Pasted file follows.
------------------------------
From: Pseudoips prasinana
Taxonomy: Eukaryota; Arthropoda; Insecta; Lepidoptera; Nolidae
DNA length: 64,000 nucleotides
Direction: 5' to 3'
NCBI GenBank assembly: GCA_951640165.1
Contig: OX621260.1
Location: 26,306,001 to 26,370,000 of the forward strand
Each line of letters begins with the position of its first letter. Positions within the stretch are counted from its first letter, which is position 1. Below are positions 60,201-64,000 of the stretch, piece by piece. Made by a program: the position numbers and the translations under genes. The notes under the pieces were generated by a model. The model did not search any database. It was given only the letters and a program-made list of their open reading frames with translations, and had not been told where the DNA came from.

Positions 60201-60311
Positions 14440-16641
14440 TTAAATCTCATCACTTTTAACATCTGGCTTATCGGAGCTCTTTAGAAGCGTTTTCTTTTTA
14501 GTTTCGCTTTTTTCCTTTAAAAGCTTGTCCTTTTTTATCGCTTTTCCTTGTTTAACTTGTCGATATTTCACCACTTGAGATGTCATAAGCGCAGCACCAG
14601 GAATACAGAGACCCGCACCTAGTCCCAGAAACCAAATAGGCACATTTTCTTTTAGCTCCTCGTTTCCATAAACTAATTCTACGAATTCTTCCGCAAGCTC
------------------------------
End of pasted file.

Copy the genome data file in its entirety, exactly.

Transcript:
From: Pseudoips prasinana
Taxonomy: Eukaryota; Arthropoda; Insecta; Lepidoptera; Nolidae
DNA length: 64,000 nucleotides
Direction: 5' to 3'
NCBI GenBank assembly: GCA_951640165.1
Contig: OX621260.1
Location: 26,306,001 to 26,370,000 of the forward strand
Each line of letters begins with the position of its first letter. Positions within the stretch are counted from its first letter, which is position 1. Below are positions 60,201-64,000 of the stretch, piece by piece. Made by a program: the position numbers and the translations under genes. The notes under the pieces were generated by a model. The model did not search any database. It was given only the letters and a program-made list of their open reading frames with translations, and had not been told where the DNA came from.

Positions 60201-60311
Positions 14440-16641
14440 TTAAATCTCATCACTTTTAACATCTGGCTTATCGGAGCTCTTTAGAAGCGTTTTCTTTTTA
14501 GTTTCGCTTTTTTCCTTTAAAAGCTTGTCCTTTTTTATCGCTTTTCCTTGTTTAACTTGTCGATATTTCACCACTTGAGATGTCATAAGCGCAGCACCAG
14601 GAATACAGAGACCCGCACCTAGTCCCAGAAACCAAATAGGCACATTTTCTTTTAGCTCCTCGTTTCCATAAACTAATTCTACGAATTCTTCCGCAAGCTC